One of the last Jews there was Azur Cenudioglu, whose family has been living there since the days of antiquity. “We have been here for 2,300 years,” Cenedioglu could be heard telling Rabbi Chitrik in a video.” There was no minyan so Azur would listen live to a shul in Yerushalayim, muttering “chazak ubaruch” to his iPhone as the baal korei finished the leining.
“I’m not that religious,” Azur explained apologetically, “but I try to keep whatever I can — I pray three times a day, keep Shabbos, put on tefillin, say Tehillim every day, keep kosher.”
“I gave him a hug and told him, ‘We need more nonreligious people like you in the world,’” Rabbi Chitrik said.
Cenedioglu escaped the quake, but his brother and sister-in-law, Saul and Fortuna Cenedioglu, did not. Saul had been the community’s president. Rabbi Chitrik raced over as soon as the earthquake hit to ensure the elderly members of the tiny community have what they need. He removed the sifrei Torah from the damaged shul and arranged for shipments of kosher food and medical supplies.
“When I arrived in Antakya, the situation was terrible,” he said. “I’m not sure if Antakya is the city that was the hardest hit, but from a Jewish perspective, definitely. It has the most devastating result because the only place in the area where there is a Jewish community and Jewish people is the city of Antakya. It has a very ancient Jewish community and Jews have been there since the time of the nes Chanukah, since the Syrian-Greek times. The Jewish community there is mentioned in the Gemara, that the Tanna’im and Amora’im visited there. The Medrash states that Rabi Akiva and Rabban Gamliel and many others were there. The community has been there for thousands of years without interruption.”
Rabbi Chitrik, an American and Israeli, has been rov of the Ashkenazi Jewish community of Turkey since 2003, and three years ago became the founding chairman of the Alliance of Rabbis in Islamic States. He lays claim to being the only maggid shiur in the world to deliver a daily shiur in Ladino, the Sephardic equivalent of Yiddish.
He said that his home city of Istanbul was not affected since it is at the other end of the country.
“The Jewish community in Istanbul was not directly affected by the event. Of course, we all have relatives in Antakya. I’ve been very much involved — I came with a group of the Jewish community to Antakya in order to save and to get the Jews of Antakya out. Sifrei Torah and people were brought from Antakya to our house and to the old age home of the Jewish community.”
“But the Jewish community of Istanbul was not directly affected by the earthquake. However, we have sent over a truckload of mehadrin meat and chicken to the 450-strong Israeli force who have been incredible. They’ve opened a field hospital and have saved lives — literally.”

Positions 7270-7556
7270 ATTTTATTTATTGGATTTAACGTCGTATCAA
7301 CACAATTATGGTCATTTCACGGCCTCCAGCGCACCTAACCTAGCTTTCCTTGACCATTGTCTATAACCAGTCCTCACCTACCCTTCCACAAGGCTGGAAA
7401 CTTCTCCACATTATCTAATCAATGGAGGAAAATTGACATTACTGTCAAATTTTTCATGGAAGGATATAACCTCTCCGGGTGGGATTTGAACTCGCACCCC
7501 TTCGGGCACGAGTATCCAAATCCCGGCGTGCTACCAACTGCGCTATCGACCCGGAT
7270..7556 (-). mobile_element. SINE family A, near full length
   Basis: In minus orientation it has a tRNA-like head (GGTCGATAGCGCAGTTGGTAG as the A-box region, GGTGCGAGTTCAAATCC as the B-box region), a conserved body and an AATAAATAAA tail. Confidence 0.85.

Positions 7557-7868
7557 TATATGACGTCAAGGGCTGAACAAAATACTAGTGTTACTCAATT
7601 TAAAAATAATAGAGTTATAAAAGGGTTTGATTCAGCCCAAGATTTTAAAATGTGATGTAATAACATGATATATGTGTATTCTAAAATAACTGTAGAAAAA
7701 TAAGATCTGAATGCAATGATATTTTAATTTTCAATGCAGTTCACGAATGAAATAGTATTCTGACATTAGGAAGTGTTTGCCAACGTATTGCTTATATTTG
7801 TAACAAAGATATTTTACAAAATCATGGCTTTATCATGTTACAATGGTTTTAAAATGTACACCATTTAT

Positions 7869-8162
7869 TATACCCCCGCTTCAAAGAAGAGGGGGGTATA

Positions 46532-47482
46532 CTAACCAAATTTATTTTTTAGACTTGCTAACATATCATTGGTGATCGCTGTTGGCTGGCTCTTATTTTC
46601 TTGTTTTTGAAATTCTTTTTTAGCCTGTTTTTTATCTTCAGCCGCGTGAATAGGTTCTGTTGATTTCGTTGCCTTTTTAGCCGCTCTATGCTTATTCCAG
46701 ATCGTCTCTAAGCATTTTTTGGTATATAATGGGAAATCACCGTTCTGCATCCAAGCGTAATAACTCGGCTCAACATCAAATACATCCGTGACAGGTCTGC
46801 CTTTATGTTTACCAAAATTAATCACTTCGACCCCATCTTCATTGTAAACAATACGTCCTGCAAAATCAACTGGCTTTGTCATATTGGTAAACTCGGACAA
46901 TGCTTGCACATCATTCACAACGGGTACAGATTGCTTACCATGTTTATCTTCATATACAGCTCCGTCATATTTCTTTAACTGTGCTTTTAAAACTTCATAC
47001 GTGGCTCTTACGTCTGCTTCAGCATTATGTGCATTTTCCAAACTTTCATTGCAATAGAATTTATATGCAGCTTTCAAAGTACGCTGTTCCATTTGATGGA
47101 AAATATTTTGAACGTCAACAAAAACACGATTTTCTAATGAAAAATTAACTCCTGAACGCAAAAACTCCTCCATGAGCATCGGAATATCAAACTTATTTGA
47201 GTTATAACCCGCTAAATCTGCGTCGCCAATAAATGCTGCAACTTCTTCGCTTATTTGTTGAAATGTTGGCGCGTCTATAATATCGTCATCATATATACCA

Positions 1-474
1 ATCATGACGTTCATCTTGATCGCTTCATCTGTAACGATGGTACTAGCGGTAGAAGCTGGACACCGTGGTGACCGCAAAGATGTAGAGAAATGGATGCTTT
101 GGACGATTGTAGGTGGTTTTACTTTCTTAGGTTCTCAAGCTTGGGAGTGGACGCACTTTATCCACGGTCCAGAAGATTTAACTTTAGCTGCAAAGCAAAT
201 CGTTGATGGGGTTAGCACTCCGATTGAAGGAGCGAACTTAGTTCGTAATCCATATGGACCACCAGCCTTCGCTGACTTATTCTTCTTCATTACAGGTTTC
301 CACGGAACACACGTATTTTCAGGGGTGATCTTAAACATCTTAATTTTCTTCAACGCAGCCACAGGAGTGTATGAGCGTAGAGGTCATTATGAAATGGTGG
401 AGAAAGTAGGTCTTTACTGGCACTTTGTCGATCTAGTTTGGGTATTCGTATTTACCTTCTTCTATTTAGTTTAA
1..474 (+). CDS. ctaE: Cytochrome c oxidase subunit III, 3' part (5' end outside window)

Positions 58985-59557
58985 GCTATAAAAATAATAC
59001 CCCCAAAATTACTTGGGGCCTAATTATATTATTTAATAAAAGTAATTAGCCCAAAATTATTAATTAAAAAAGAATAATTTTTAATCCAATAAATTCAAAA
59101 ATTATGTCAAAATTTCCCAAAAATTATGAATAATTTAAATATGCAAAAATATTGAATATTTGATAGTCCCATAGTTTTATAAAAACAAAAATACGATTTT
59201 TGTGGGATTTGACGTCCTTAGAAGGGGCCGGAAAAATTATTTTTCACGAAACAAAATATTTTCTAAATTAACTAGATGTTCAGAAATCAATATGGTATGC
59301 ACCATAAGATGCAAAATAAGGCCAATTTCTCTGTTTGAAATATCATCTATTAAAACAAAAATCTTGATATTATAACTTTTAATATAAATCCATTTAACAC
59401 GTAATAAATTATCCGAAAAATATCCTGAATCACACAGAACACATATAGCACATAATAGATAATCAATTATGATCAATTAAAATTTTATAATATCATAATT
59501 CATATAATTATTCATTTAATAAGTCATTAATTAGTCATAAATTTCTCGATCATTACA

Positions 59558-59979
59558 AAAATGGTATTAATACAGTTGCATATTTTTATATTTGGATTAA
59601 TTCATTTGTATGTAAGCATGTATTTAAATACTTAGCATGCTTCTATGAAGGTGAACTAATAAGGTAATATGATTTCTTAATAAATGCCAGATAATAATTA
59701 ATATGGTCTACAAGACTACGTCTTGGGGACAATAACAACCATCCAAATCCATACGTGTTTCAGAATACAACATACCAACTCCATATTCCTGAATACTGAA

“There are three shuls around where the earthquake hit. This is a synagogue in Gaziantep, in Kilis, and in Antakya. Gaziantep and Kilis do not have Jews living there — the shul in Kilis has some damage and the one in Gaziantep is okay. The shul in Antakya was damaged; we took out the sifrei Torah and brought them to safety.”
The ancient kehillah of Antakya survived Antiochus by 2,500 years, but last week’s earthquake ended it.
“It is very sad that the Jewish presence in that city has come to a sudden interruption,” Rabbi Chitrik said.
Letter from Rav Gershon Edelstein in light of the recent earthquakes and tragedies
To our Jewish brethren:
In recent days, the world has experienced multiple earthquakes, a phenomenon whose purpose is to awaken the Jewish people, as Chazal tell us, “Calamities come to the world only for the Jews.
” There has also been an increase in suffering and terrible tragedies, especially with the murders of pure soul
s who never tasted sin, may Hashem avenge their blood. It therefore behooves us to amass zechuyos and to daven from the depths of our hearts for mercy and for the injured to be healed.
We are not privy to Hashem’s calculations, but we are obligated to awaken ourselves at this time to make an accounting of our deeds and to mend our ways. Every person among us is aware of his own personal faults. In particular, we must improve our middos in our dealings with our fellow men. Every individual should set aside time every day to learn mussar, even if it is only for a few minutes, since this is known to prom
ote improvement in all the areas where it is required, and it also helps a person experience a life of contentment and joy.
May it be Hashem’s Will that we will soon experience His salvation.